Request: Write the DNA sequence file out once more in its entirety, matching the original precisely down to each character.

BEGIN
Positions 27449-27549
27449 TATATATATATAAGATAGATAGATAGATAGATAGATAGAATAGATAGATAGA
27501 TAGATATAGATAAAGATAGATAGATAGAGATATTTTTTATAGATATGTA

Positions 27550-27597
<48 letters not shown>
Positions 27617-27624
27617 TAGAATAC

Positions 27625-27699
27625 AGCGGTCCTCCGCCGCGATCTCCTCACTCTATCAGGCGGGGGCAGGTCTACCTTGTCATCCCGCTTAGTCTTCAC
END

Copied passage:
Positions 27449-27549
27449 TATATATATATAAGATAGATAGATAGATAGATAGATAGAATAGATAGATAGA
27501 TAGATATAGATAAAGATAGATAGATAGAGATATTTTTTATAGATATGTA

Positions 27550-27597
<48 letters not shown>
Positions 27617-27624
27617 TAGAATAC

Positions 27625-27699
27625 AGCGGTCCTCCGCCGCGATCTCCTCACTCTATCAGGCGGGGGCAGGTCTACCTTGTCATCCCGCTTAGTCTTCAC